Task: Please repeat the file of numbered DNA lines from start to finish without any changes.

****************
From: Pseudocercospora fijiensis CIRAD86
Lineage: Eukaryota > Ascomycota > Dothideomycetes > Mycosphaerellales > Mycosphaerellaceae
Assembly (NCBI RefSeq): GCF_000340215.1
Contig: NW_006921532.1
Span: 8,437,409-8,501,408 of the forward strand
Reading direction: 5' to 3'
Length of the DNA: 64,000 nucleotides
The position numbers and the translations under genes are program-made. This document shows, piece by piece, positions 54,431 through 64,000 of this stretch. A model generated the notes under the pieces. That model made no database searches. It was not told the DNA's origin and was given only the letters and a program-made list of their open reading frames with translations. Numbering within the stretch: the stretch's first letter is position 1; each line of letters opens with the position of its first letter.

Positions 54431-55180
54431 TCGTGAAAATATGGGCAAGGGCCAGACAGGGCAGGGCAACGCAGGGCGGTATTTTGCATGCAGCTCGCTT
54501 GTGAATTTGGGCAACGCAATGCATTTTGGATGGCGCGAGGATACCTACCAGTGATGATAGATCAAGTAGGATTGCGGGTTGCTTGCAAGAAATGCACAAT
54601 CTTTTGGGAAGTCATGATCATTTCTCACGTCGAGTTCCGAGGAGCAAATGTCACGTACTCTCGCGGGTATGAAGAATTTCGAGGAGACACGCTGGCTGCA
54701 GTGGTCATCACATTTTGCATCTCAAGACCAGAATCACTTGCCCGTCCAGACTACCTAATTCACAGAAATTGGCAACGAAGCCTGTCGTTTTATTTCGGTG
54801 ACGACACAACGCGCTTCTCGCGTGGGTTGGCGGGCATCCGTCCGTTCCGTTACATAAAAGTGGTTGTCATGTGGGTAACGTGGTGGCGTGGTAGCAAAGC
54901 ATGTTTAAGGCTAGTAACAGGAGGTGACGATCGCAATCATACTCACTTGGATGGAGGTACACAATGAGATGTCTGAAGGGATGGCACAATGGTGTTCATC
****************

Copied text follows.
From: Pseudocercospora fijiensis CIRAD86
Lineage: Eukaryota > Ascomycota > Dothideomycetes > Mycosphaerellales > Mycosphaerellaceae
Assembly (NCBI RefSeq): GCF_000340215.1
Contig: NW_006921532.1
Span: 8,437,409-8,501,408 of the forward strand
Reading direction: 5' to 3'
Length of the DNA: 64,000 nucleotides
The position numbers and the translations under genes are program-made. This document shows, piece by piece, positions 54,431 through 64,000 of this stretch. A model generated the notes under the pieces. That model made no database searches. It was not told the DNA's origin and was given only the letters and a program-made list of their open reading frames with translations. Numbering within the stretch: the stretch's first letter is position 1; each line of letters opens with the position of its first letter.

Positions 54431-55180
54431 TCGTGAAAATATGGGCAAGGGCCAGACAGGGCAGGGCAACGCAGGGCGGTATTTTGCATGCAGCTCGCTT
54501 GTGAATTTGGGCAACGCAATGCATTTTGGATGGCGCGAGGATACCTACCAGTGATGATAGATCAAGTAGGATTGCGGGTTGCTTGCAAGAAATGCACAAT
54601 CTTTTGGGAAGTCATGATCATTTCTCACGTCGAGTTCCGAGGAGCAAATGTCACGTACTCTCGCGGGTATGAAGAATTTCGAGGAGACACGCTGGCTGCA
54701 GTGGTCATCACATTTTGCATCTCAAGACCAGAATCACTTGCCCGTCCAGACTACCTAATTCACAGAAATTGGCAACGAAGCCTGTCGTTTTATTTCGGTG
54801 ACGACACAACGCGCTTCTCGCGTGGGTTGGCGGGCATCCGTCCGTTCCGTTACATAAAAGTGGTTGTCATGTGGGTAACGTGGTGGCGTGGTAGCAAAGC
54901 ATGTTTAAGGCTAGTAACAGGAGGTGACGATCGCAATCATACTCACTTGGATGGAGGTACACAATGAGATGTCTGAAGGGATGGCACAATGGTGTTCATC